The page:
Looking throuugh some old photos last week, I came across this page in a Photograph album from my late teens/early twenties, an album populated by photos taken with either the Brownie Hawkeye box camera I wielded from perhaps my tenth or eleventh birthday onward or with the Kodak Instamatic X-15 I bought when I was 18 or 19. These would have been snapped with the latter, judging by my siblings' apparent ages here.What struck me in these Instamatic snaps is that my mom looks happy, natural. I don't remember her often being, or looking, this way, and certainly there's little photographic evidence of it. But I remember priding myself for a few months on doing more candid photography, and silly as that project might have been, I've caught something that I'm grateful to have, so many decades later. The woman on the left in the photo above is my Aunt Eileen, eight years older than my mother. Last month, Mom visited Eileen for a few weeks, thrilled to have the time together with the "big sister"she still admires so much, Eileen still driving at 87, active, living independently in her house, gardening. (Reminded Mom again that she's still mad at having to give up her car, but that's another story). Mom always told us how fashionable Eileen was -- I think both women demonstrate here a shared family commitment to looking good, both busy mothers as they were then, Eileen moving towards her 50s with four teens at the time, my mother very early 40s.
And in her early 40s, my mother is pictured here with her 9th, 10th, and 11th children (my two foster sisters who we considered family as well). ADDED TO CLARIFY: MY baby sister, not shown here but about four or five at the time, was our family's 12th child. Stretching her naturally introverted nature to the requirements of caring for such a large family (even with my dad's solid support) resulted in the regular outbursts of anger I remember and the tight lips and the constant demands for our help in housework. All very understandable, and probably symptoms of a clinical depression she actually managed astoundingly well.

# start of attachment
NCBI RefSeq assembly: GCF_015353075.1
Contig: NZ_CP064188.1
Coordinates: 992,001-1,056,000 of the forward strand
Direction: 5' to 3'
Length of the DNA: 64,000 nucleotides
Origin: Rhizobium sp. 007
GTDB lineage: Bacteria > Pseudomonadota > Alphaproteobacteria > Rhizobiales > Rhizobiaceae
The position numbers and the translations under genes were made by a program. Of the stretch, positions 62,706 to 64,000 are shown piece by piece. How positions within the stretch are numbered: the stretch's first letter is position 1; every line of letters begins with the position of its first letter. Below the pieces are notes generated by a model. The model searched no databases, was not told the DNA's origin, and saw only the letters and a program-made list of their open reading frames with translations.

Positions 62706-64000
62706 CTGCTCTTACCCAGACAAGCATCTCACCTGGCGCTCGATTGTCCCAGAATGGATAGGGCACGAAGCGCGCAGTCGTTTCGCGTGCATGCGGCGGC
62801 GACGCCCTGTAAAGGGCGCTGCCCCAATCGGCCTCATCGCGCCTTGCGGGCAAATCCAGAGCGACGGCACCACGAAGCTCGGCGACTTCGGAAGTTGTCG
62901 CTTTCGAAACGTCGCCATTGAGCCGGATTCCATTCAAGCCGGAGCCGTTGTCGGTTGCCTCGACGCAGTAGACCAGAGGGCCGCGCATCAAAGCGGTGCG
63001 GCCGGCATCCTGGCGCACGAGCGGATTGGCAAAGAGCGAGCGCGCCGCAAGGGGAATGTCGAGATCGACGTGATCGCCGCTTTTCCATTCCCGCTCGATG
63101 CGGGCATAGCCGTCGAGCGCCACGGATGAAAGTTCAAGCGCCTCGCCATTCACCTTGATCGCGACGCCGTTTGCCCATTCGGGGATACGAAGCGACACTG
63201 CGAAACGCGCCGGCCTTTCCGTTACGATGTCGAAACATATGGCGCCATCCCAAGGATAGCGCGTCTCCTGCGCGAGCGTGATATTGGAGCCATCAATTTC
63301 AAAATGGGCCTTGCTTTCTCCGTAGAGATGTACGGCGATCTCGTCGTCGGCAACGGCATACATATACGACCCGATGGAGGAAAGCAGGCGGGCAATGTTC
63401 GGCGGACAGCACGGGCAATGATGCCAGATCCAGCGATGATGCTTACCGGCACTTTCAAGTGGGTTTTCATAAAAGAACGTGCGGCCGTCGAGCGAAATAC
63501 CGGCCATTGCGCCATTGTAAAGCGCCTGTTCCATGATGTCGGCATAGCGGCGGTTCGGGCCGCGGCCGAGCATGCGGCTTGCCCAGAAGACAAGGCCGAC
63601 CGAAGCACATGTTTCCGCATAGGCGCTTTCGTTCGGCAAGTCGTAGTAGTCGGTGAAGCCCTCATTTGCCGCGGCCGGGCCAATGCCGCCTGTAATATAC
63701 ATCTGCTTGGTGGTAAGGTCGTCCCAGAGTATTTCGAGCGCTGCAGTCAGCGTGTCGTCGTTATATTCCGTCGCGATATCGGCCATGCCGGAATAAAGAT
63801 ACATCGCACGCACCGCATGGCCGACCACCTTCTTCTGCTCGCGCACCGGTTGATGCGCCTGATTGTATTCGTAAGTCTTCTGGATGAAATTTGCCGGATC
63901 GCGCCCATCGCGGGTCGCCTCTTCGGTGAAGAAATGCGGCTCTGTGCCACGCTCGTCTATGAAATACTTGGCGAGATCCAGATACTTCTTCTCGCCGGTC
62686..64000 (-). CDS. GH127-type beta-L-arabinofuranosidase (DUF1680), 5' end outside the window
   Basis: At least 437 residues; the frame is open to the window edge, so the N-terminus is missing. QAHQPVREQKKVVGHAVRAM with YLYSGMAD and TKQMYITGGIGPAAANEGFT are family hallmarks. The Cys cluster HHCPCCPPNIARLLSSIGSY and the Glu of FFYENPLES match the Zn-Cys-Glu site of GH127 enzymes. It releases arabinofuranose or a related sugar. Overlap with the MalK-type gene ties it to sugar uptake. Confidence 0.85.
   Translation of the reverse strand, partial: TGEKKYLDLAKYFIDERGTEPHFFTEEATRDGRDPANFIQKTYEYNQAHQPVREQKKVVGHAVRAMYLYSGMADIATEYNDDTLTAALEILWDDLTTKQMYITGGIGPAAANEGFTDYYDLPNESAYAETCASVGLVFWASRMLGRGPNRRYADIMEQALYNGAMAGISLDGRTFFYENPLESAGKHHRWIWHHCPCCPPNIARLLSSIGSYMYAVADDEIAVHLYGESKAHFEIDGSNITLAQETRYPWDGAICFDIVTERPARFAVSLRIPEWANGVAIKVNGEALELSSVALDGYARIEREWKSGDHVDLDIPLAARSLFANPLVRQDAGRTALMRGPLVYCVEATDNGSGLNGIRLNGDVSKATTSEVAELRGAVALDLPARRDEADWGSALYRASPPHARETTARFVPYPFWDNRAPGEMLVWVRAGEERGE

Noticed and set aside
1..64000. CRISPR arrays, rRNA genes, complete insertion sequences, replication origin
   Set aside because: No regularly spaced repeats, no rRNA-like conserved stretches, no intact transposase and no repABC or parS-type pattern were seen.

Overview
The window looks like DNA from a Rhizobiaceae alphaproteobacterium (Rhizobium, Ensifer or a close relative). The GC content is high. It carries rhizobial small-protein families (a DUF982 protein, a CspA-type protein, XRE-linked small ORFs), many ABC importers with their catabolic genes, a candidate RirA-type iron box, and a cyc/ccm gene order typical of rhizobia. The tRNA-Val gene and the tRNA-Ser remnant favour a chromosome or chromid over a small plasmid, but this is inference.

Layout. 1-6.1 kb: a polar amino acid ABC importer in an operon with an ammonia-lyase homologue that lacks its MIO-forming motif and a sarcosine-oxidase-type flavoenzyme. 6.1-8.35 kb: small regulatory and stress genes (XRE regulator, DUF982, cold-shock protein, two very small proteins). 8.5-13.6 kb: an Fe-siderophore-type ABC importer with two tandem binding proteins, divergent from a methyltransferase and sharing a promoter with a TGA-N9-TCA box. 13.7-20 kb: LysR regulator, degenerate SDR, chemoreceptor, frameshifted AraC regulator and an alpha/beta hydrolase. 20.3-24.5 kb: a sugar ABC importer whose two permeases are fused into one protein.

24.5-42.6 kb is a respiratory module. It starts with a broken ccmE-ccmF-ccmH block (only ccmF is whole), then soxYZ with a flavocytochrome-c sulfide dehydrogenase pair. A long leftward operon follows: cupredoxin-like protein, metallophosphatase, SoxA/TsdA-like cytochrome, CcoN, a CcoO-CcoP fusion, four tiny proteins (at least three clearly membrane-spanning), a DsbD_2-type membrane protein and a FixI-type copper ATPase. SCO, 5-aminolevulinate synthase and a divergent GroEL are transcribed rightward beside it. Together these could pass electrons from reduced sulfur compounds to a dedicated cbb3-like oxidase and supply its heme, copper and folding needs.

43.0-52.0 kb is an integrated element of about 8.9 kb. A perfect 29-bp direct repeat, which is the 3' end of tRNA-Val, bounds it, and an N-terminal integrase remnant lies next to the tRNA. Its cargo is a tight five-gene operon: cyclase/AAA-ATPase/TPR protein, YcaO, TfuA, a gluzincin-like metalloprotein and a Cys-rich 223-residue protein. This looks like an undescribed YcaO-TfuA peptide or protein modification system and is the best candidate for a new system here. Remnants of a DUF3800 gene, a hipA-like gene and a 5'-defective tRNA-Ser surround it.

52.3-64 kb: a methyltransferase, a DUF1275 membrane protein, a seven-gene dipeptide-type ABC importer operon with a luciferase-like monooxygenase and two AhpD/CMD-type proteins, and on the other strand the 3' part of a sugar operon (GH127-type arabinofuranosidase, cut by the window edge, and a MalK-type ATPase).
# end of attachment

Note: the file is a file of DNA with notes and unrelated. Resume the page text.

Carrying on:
But it could be tough for us, as well as for her. Then a few years after these photos, my brother died suddenly at 19, and Mom descended into a long, long depression which, even after she eventually surfaced, has had its way with her cyclically ever since.
So these few photos are quite precious to me. They remind me of how good my mother was, as Pater has always remarked, with young children. Although I suspect she was dismayed at each new pregnancy after, let's guess, four or five, I remember her being quite wonderful with my last two sisters, taking them on picnics and library trips and various outings while the rest of us were in school.A schoolteacher before she reconciled herself to her largescale maternity, she taught each one of us to read and write before we got to school, haunted by memories of children she'd seen in various schools, still not reading by Grades 3, 4, or 5. I remember her setting up finger-painting sessions with my middle sibs, she taught several of us to knit, many of us our piano rudiments, and every one of us grew up with at-least-weekly visits to the library.
The Hallmark version of Mother's Day asserts that all mothers are warm, nurturing, nose-wiping, cookie-baking paragons of comfort and reassurance. Especially, they love, happily. Mine, I suppose, was most of that, but the warmth wasn't always easy to see, and while the love for her children was always there, she was not always, or even often, happy. Depression is a bitch, and so many mothers struggle with it that it obscures their personalities, makes it tough to see that mother-love. So as my mother's memory fades with the depredations of old age and Mild Cognitive Impairment, I'm pleased to have mine refreshed, to tease out some evidence of happiness from her difficult years.
One last photo, this one of myself as an infant/toddler in my mother's arms